And if that's not enough, living in another country can also allow you live out your fantasy of international travel. Only, this way, you get to do it on your employer’s dime.
You’ll still need to save up money before — you never know what you’ll want or need abroad — and moving overseas still has other downsides, like being homesick and experiencing culture shock.
“If you want a high number of ‘creature comforts,’ as well as everyone around you to speak English all the time, then it may not be for you,” Hosetter says. “But if you are flexible and make paying off debt your No. 1 priority, plus also have an interest in other cultures, it can be an incredible tool.”
If you’re not a teacher, but you're still looking for creative ways to pay off debt, there are other ways to live overseas. Some companies have offices all over the world and allow transfers. Other international companies are in constant need of people with specialized skills who are willing to relocate.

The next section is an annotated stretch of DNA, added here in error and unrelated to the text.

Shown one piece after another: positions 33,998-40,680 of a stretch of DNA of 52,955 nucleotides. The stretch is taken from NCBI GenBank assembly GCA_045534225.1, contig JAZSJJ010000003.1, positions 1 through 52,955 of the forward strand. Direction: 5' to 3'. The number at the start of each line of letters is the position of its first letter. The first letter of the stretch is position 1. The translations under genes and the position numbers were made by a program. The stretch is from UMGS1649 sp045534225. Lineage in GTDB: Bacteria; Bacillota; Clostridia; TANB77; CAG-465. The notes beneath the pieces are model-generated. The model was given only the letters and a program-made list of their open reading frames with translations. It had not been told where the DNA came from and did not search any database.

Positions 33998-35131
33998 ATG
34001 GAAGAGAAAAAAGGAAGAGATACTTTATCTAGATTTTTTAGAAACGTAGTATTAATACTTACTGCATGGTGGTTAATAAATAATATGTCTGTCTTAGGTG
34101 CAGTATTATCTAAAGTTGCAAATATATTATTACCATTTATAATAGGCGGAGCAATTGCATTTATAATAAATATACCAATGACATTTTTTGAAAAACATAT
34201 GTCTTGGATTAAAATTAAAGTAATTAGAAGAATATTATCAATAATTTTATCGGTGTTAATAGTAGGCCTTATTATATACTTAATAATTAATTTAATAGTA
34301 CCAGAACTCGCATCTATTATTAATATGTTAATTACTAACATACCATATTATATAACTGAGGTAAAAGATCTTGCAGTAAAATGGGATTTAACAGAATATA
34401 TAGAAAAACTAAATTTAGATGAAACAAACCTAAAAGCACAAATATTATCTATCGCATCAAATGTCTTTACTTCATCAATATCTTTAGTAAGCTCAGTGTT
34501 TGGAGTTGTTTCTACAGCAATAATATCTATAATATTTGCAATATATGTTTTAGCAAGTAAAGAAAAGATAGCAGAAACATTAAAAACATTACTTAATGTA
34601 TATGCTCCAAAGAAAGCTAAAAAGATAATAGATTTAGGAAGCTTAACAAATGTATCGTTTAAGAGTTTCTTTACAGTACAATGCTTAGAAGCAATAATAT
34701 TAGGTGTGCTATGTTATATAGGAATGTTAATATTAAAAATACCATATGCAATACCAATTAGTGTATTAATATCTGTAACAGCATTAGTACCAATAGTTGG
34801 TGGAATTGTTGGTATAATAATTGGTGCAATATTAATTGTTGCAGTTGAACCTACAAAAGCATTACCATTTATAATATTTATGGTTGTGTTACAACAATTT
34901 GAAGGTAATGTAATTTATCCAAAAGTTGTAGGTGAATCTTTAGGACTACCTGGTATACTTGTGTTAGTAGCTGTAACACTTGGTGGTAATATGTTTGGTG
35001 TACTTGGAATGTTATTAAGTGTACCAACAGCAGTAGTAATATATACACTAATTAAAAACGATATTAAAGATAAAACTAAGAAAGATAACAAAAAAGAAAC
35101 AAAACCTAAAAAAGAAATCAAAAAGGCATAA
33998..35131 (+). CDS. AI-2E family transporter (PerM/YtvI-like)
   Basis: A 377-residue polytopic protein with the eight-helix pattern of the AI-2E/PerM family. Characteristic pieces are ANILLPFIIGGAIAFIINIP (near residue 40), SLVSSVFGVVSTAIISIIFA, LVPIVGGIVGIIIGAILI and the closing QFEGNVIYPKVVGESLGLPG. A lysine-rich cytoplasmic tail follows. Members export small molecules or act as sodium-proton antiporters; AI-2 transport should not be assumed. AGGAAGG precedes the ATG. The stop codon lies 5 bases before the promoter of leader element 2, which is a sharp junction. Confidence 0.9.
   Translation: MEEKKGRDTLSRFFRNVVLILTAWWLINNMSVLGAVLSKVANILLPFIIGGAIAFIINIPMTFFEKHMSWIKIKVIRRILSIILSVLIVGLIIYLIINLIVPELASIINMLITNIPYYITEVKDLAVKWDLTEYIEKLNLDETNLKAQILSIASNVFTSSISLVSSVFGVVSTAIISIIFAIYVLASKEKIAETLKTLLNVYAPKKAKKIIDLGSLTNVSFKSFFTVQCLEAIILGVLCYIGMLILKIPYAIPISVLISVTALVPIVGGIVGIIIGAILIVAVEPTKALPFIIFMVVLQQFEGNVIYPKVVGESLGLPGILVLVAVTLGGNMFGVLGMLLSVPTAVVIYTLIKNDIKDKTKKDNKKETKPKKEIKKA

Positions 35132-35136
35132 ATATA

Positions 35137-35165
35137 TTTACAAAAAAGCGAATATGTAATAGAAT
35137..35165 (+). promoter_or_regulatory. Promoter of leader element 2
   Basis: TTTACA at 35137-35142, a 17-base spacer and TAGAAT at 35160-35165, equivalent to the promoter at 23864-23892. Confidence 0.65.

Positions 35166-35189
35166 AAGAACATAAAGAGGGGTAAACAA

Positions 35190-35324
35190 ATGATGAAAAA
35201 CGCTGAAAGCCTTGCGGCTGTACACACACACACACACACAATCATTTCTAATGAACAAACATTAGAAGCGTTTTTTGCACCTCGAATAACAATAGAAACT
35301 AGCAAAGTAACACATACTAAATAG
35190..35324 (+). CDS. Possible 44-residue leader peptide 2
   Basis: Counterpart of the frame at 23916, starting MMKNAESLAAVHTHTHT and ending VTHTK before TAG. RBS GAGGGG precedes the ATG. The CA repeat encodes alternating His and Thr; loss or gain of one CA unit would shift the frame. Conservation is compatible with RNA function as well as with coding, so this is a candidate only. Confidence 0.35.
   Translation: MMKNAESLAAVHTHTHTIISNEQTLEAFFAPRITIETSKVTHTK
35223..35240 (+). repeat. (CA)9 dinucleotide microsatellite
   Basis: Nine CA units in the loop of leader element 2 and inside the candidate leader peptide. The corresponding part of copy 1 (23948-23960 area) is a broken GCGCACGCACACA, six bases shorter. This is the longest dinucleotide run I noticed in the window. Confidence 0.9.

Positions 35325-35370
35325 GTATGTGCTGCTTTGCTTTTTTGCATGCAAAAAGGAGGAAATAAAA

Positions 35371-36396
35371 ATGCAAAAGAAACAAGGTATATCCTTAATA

Find a way to put your particular set of skills to good use — and have fun, too.
2. Search for lost money
Did you know that state treasurers and even the IRS have unclaimed funds? As in, money they're supposed to give to the rightful owner but can’t.
You could be one of them, and that money could help you pay off your existing debt.
It’s easy to find out if you have any lost money. Visit the National Association of Unclaimed Property Administrators website and click on the state you live in. It’ll redirect you the appropriate website.
Important: Make sure you’re on the right website!
There are a handful of websites that aren’t legitimate, but they sure look like it. And if you get an unsolicited email or phone call about unclaimed money that belongs to you, be careful and skeptical until you know it’s real.
3. Find a fun app
Who says technology has to be boring?
There are a lot of apps out there that help you pay off debt with little-to-no effort your part. Some of them are free; others have paid plans. But the price of admission could be worth it, especially if the app makes paying off your debt fun.